For cooking, health experts suggest avoiding frying pans and cookie sheets made with Teflon or other chemically engineered, non-stick, surfaces. The safest bet, they say, is to opt for stainless steel or cast-iron options; a Consumer Reports article from October 2022 lists safe cookware choices tested in their labs.

Choose PFAS-free furniture and carpets. Research shows that choosing healthy, PFAS-free furnishings, including carpets and sofas, greatly reduces PFAS in the air, including the dust.

To their credit, as of January 2020 Home Depot and Lowe’s sell only PFAS-free carpeting. The blog, My Chemical-Free House, has a feature on specific toxin-free carpet brands as well as an article on sofas. Notably, as a matter of company policy, Ikea doesn’t allow PFAS in any of its textiles, including sofas and throw pillows.

Choose bibs, child car seats, clothing, baby mats, etc. that are PFAS-free. For a look at which brands of various baby products were found to have the highest levels of PFAS, including one bib model with alarming toxicity, parents and caregivers can check out the Environmental Working Group’s 2022 report on measurements of PFAS in baby textile products. One go-to site for healthy alternatives is; check, for instance, their ratings of safe children’s clothing without PFAS.

The Ecology Center’s 2022 Car Seat Report is also a key resource, including a report card comparing infant car seats with the highest and lowest PFAS content.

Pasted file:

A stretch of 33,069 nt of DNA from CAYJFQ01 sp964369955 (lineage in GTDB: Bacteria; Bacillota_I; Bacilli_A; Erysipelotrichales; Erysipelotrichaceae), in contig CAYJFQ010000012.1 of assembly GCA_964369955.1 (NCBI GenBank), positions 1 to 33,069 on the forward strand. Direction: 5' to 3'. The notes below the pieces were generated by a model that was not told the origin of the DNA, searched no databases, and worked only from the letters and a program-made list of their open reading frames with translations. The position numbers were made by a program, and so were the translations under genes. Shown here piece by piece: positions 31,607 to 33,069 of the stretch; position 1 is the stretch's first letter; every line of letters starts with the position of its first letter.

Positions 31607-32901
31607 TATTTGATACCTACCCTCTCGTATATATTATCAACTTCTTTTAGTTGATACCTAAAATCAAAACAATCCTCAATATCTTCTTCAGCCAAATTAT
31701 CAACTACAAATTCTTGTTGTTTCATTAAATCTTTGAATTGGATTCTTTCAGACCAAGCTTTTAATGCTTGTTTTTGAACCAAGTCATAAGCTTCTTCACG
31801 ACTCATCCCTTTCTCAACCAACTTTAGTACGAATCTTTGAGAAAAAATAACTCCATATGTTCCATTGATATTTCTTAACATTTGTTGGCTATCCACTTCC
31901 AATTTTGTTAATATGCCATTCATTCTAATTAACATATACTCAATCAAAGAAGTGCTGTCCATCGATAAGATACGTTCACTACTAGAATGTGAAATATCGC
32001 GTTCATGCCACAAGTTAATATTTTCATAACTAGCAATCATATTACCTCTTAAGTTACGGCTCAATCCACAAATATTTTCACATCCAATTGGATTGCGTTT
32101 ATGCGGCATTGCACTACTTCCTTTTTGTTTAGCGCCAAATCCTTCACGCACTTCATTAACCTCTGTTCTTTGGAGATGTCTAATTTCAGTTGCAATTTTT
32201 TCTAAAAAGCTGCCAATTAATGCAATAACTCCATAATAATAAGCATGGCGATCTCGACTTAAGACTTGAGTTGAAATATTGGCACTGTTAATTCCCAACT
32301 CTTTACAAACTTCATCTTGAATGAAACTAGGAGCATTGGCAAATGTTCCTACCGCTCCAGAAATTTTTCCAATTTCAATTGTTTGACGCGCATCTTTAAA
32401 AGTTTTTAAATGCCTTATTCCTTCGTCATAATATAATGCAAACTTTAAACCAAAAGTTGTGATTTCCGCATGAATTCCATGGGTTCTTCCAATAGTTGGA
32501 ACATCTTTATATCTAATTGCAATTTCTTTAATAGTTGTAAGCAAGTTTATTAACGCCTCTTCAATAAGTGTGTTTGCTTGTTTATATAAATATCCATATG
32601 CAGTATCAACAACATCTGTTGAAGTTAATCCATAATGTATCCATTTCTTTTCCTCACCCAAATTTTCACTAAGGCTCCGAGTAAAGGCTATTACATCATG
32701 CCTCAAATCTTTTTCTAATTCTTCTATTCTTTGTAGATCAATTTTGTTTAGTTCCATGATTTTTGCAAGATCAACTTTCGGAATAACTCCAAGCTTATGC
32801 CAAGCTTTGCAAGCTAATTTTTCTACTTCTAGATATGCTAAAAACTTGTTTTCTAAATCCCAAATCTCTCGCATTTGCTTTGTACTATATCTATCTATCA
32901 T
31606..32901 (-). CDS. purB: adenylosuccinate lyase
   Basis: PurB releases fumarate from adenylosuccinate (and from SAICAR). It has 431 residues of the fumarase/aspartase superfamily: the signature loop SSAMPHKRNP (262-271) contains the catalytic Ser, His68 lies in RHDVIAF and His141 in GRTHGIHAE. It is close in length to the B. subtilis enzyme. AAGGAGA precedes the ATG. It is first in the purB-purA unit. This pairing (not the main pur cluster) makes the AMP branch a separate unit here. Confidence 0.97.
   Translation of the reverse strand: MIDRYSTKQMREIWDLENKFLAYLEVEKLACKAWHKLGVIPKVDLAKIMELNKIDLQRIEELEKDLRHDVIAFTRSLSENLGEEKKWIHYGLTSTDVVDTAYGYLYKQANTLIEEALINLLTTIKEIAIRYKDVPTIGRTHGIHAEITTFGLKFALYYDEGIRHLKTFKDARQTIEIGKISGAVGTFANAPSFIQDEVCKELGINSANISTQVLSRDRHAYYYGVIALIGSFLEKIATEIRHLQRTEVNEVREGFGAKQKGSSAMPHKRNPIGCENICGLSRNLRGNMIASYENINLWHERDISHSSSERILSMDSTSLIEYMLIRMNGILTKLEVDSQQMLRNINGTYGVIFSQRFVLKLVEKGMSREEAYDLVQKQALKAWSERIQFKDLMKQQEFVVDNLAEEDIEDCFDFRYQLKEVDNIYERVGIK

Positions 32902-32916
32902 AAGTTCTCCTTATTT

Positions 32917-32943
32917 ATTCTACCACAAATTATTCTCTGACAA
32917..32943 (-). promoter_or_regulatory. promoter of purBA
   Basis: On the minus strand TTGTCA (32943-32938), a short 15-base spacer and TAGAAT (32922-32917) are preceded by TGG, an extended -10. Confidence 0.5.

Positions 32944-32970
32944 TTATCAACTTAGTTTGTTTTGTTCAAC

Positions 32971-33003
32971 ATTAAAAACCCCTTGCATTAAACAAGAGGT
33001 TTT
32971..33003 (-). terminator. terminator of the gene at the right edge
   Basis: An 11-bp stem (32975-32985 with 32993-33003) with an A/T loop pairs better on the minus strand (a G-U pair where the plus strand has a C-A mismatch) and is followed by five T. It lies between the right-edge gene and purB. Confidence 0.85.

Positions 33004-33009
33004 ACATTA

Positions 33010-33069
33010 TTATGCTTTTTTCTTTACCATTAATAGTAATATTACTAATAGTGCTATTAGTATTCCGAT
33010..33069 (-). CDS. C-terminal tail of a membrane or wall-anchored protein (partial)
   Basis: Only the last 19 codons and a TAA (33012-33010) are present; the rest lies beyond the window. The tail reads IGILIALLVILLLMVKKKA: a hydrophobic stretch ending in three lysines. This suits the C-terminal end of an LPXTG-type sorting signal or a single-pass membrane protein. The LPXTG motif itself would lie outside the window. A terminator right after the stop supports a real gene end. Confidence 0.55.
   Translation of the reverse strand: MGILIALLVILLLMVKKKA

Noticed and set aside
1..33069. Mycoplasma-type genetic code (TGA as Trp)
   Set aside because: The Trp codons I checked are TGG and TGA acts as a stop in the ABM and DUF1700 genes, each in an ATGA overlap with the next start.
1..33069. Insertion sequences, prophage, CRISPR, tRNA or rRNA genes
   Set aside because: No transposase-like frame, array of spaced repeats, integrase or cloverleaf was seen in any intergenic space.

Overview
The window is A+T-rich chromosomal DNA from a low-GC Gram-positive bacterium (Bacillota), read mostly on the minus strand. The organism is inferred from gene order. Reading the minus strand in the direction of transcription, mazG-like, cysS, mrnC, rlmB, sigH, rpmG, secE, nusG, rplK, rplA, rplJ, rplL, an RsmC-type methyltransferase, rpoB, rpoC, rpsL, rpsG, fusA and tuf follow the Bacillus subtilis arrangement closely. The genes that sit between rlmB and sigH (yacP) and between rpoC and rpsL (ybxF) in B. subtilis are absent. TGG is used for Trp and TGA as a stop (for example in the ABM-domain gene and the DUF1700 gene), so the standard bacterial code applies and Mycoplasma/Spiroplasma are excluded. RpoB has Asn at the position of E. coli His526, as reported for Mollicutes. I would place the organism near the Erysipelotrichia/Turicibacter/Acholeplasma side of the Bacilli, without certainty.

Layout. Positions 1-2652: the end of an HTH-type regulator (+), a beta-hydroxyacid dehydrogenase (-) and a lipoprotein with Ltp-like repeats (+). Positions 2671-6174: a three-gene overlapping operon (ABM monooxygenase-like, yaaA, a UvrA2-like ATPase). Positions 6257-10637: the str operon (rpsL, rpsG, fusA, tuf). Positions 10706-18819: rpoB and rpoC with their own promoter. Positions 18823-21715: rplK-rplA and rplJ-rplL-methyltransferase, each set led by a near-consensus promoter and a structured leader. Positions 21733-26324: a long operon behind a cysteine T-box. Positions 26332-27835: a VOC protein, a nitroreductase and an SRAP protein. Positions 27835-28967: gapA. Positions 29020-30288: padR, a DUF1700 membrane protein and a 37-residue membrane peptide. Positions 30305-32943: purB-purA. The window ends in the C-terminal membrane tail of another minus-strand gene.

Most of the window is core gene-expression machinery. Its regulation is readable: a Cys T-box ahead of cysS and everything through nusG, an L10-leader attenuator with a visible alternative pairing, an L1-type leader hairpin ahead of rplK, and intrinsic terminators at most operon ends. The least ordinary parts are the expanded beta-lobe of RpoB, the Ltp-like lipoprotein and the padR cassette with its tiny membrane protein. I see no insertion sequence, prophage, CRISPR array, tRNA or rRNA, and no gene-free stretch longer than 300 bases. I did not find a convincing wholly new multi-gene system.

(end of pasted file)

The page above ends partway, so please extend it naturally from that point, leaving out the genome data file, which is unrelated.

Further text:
Those able to tackle only one or two of the above strategies in the short run will still reduce the overall exposure and bodily accumulation, the so-called “body burden,” of these chemicals in a child. Every bit helps. And for those who simply want fewer things to think about, experts suggest a general rule for reducing PFAS in purchases is to reject anything that guarantees stainproof or water-resistant qualities if you can’t otherwise be sure of the content of a product.

That’s not to ignore the more widespread use of this menacing group of substances; TIME recently put out an article titled “All the Stuff in Your Home that Might Contain PFAS Chemicals.” Concerned for this long-term public health threat, 67 leading US scientists with an expertise in PFAS research sent a letter to the EPA in 2021 urging a ban on all use of this class of chemicals except essential uses.

Perhaps it’s time for Connecticut to follow Maine’s example. That state’s ban on PFAS, although it will only take effect in 2030, will actually go beyond children’s products to ban their unnecessary use in all products.

Patricia Houser, PhD, AICP, shares her exploration of local and regional environmental issues in this column as a member of the nonpartisan Milford Environmental Concerns Coalition.

By Pat HouserFor Nature’s SakeFilter your water.Keep dust to a minimum.Cut back on carry-out meals and consider toxin levels in food packaging and cookware.Choose PFAS-free furniture and carpets.Choose bibs, child car seats, clothing, baby mats, etc. that are PFAS-free.